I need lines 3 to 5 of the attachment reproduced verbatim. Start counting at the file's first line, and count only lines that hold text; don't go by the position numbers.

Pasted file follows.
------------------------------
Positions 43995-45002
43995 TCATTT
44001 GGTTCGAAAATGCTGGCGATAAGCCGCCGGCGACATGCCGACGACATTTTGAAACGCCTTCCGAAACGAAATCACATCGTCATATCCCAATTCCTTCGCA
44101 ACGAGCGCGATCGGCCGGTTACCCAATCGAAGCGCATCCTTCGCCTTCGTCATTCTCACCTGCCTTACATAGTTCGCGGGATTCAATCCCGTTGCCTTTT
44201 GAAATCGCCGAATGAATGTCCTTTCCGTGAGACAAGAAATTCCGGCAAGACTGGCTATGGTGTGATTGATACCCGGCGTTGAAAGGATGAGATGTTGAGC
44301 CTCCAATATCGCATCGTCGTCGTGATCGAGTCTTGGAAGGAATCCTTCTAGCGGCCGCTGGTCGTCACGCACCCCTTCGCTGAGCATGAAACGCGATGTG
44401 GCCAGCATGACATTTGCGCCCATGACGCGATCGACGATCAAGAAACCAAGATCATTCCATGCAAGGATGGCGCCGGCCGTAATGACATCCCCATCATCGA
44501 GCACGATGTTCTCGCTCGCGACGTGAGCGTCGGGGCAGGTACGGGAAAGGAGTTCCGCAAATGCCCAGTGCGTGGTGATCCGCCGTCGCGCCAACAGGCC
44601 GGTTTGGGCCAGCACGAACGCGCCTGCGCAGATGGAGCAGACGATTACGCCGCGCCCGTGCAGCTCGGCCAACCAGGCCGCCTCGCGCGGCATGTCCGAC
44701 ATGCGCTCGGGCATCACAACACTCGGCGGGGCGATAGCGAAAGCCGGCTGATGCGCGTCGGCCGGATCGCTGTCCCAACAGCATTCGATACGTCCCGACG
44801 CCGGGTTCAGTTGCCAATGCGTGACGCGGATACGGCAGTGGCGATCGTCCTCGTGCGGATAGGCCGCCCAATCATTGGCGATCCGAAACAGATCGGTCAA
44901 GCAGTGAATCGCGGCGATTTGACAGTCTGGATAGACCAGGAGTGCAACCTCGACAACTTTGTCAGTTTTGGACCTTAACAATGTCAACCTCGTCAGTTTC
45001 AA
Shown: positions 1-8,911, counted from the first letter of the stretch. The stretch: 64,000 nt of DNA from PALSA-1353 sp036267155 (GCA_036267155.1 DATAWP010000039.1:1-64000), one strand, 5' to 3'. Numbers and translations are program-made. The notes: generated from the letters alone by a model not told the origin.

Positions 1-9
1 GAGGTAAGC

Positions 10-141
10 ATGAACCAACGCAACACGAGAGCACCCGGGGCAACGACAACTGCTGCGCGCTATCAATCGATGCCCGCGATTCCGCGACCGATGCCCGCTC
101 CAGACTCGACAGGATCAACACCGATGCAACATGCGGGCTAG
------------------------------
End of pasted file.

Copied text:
44001 GGTTCGAAAATGCTGGCGATAAGCCGCCGGCGACATGCCGACGACATTTTGAAACGCCTTCCGAAACGAAATCACATCGTCATATCCCAATTCCTTCGCA
44101 ACGAGCGCGATCGGCCGGTTACCCAATCGAAGCGCATCCTTCGCCTTCGTCATTCTCACCTGCCTTACATAGTTCGCGGGATTCAATCCCGTTGCCTTTT
44201 GAAATCGCCGAATGAATGTCCTTTCCGTGAGACAAGAAATTCCGGCAAGACTGGCTATGGTGTGATTGATACCCGGCGTTGAAAGGATGAGATGTTGAGC